When Mitt Romney travels to the Olympics in London next week, he is hoping for a round of positive media coverage of the strong leadership he provided in rescuing the Salt Lake City Winter Olympics in 2002. But he will be walking a tightrope because his Democratic critics will use the occasion to ridicule him and attempt to undermine his case.
The attacks have already started. Romney critics are resurrecting news stories from 2002 reporting that his Olympic committee outsourced the production of uniforms for torchbearers by having the clothing made in Burma (also known as Myanmar) which was governed by a military dictatorship.
Romney ran the Winter Olympics in 2002 and has been underscoring his stewardship to show that he has experience in repairing broken institutions. The Winter Olympics that year were plagued by scandal and seemed headed for failure until Romney was brought in to turn things around, which he did.
But on Wednesday morning, the Democratic National Committee released a video using Romney's upcoming Olympic moment to make fun of what it calls "Mitt Romney's favorite sport—horse dancing—and his favorite pastime—dancing around the issues."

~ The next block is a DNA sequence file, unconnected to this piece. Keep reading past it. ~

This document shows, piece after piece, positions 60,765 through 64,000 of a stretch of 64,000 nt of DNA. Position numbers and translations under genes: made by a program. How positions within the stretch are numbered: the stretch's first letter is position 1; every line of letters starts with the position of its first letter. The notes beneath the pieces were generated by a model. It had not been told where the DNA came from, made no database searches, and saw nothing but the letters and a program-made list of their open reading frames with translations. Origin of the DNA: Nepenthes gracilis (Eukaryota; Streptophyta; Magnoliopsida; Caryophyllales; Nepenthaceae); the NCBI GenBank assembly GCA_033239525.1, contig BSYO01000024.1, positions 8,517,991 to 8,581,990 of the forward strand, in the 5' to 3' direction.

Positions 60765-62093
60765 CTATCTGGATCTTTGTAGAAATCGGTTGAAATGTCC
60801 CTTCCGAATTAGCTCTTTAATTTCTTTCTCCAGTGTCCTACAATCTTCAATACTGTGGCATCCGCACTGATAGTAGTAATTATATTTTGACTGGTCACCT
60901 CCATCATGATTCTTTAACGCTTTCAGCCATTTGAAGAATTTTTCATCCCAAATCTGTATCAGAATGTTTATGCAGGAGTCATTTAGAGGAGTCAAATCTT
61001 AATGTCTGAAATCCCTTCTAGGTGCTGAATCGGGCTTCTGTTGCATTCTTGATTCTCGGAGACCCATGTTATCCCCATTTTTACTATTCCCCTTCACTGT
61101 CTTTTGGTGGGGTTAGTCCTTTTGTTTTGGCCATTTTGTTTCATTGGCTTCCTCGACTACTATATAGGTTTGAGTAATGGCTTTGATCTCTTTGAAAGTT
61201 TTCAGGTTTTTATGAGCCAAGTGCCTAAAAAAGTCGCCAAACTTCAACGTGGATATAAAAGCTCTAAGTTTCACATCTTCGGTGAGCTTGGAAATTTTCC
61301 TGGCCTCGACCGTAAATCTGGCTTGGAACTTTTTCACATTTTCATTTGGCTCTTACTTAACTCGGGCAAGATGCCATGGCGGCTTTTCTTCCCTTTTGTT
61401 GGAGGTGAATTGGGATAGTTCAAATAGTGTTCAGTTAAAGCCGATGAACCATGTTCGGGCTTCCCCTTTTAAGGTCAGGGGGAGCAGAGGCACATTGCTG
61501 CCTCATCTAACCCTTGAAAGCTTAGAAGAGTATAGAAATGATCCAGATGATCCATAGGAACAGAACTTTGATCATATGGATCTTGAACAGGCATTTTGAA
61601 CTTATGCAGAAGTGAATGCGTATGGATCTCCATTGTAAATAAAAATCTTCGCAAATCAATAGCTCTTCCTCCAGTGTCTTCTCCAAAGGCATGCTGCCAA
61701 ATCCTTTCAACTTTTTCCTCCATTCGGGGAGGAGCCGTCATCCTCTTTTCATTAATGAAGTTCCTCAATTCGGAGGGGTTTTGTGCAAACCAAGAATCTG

Romney, the former governor of Massachusettts, is hoping to get a boost from attending the opening ceremonies of the London Olympics, which open next week and end August 12, two weeks before the start of the Republican National Convention in Tampa, where Romney will be formally nominated as the GOP presidential candidate.
Romney has been hit with weeks of criticism from President Barack Obama's re-election campaign and the Democrats over a variety of issues. The latest is criticism of his refusal to release more of his income-tax returns.
Romney strategists are hoping that the Olympic moment will allow him to change the subject and get at least a few days worth of positive publicity.
Ken Walsh covers the White House and politics for U.S. News. He writes the daily blog, "Ken Walsh's Washington," and is the author of "The Presidency" column in the U.S. News Weekly. He can be reached at firstname.lastname@example.org and on Facebook and Twitter.